Orbital ATK names its Cygnus spacecraft after prominent individuals in the space industry who have passed away.  This one is named the S.S. Rick Husband after the commander of the 2003 space shuttle Columbia mission.  He and six others perished during reentry.   Husband also was the pilot of the first space shuttle to dock with the  ISS in 1999 (STS-96) during its earliest stage of construction.

This is an enhanced version of the Cygnus spacecraft and is carrying
7,900 pounds (3,600 kilograms) of supplies, equipment, and scientific
experiments to the six-person ISS crew.  Three of those six crew members
just arrived four days ago aboard Soyuz TMA-20M.

The pace of operations at the ISS is rather intense right now, starting with the Soyuz TMA-20M launch and arrival on March 18; this OA-6 launch tonight, with arrival at ISS on March 26; launch of Russia’s Progress MS-02 on March 31 with docking on April 2; and launch of SpaceX’s CRS-8 (SpX-8) Dragon mission on April 8 and arrival on April 10.  (All dates are EDT.) 

The SpX-8 launch is the first SpaceX mission to ISS since its SpX-7 mission ended in failure in June 2015 because of a second-stage problem on the Falcon 9 rocket.  SpaceX has successfully launched three Falcon 9’s since then, but this will be the first to ISS.

Russia also suffered a launch failure of one of its Progress resupply missions in April 2015.   Three Progresses have been successfully launched to ISS since then and a new version of the spacecraft, Progress MS, was introduced on the most recent launch in December 2015.  The launch on March 31 is the second (Progress MS-02) of this version of the venerable space station cargo resupply spacecraft that has been in use since 1978 initially for Soviet/Russian space stations and now for ISS.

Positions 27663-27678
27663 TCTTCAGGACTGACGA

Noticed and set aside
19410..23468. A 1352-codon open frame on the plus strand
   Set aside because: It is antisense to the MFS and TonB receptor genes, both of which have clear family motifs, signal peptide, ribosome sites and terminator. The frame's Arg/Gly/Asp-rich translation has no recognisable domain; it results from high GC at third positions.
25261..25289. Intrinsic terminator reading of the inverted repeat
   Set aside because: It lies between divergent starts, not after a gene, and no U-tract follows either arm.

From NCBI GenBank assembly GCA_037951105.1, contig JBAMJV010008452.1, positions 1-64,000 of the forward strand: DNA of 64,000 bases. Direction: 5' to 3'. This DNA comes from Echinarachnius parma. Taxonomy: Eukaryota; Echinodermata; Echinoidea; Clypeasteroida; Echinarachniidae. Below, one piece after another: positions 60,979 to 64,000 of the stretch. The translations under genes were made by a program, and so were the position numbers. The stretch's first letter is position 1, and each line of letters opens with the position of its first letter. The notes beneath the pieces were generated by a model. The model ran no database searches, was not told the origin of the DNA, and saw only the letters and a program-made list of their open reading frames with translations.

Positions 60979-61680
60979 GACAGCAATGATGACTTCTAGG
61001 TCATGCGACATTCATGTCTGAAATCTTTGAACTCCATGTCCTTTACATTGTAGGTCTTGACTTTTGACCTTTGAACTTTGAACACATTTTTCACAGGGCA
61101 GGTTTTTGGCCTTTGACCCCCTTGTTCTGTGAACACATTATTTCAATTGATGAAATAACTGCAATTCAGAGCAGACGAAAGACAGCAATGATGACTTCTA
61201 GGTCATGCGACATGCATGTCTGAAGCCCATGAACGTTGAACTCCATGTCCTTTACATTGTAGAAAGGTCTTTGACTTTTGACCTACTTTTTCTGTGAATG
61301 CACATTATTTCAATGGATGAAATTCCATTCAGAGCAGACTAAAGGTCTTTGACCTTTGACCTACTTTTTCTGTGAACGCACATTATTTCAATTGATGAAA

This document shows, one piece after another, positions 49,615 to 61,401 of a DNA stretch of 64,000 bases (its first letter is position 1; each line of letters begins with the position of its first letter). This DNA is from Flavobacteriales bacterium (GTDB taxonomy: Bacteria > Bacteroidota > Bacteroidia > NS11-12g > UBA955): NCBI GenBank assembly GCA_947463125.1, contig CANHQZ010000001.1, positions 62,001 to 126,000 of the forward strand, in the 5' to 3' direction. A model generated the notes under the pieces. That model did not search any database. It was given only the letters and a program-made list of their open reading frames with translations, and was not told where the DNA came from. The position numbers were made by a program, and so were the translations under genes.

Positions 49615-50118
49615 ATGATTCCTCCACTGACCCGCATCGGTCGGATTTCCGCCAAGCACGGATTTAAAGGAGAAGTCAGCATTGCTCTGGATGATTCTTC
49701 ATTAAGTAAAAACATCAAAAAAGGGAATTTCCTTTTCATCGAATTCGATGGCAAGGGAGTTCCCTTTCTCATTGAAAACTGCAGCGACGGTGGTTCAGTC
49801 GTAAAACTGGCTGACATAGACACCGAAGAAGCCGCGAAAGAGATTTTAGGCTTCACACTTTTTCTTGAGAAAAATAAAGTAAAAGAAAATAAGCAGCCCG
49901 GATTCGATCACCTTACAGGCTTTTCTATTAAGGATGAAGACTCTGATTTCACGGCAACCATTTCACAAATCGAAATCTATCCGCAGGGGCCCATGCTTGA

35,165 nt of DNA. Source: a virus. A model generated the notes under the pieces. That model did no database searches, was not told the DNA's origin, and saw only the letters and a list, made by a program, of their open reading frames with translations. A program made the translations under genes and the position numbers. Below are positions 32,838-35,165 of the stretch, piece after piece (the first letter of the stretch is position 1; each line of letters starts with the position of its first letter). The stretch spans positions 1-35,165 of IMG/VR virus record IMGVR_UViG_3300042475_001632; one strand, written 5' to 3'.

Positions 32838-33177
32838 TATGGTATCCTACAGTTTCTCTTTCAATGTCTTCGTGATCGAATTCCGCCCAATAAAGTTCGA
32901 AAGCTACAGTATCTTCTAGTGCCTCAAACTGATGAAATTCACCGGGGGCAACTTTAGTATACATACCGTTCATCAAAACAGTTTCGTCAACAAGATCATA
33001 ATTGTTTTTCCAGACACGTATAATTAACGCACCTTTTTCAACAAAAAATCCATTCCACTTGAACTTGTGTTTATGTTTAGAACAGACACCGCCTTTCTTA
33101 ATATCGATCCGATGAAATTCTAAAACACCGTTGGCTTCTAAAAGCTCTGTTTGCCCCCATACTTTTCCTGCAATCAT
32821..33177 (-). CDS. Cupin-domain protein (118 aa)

Orbital ATK’s OA-6 Cygnus is expected to remain at the ISS for 55 days, meaning that it will still be there when SpX-8 arrives.  This will be the first time both U.S. space station cargo companies will have their vehicles berthed to ISS at the same time.  ISS Operations Integration Manager Kenny Todd noted yesterday that it will be very important that the ISS crew pays attention to what is loaded into which vehicle at the end of their missions:  “We’ll have to get creative in terms of making sure that we don’t put the wrong things in the wrong vehicles when they get ready to leave… because we’re going to be moving a lot of cargo through hatches.”

Dragon is designed to return to Earth and land in the Pacific Ocean, bringing back scientific experiments and other high-value cargo.  By contrast, like all the other cargo ships that supply the ISS, Cygnus burns up on reentry and therefore is filled with trash – a less glamorous, but equally indispensable task.

In this case, not only will Cygnus be burning up on the outside, but on the inside as well.  Scientists will use it to test how fire behaves in microgravity.  The Spacecraft Fire Experiment-1 (SAFFIRE-1) will intentionally start a fire in Cygnus after it leaves the ISS. Instruments inside Cygnus will measure flame growth, oxygen use, and other characteristics.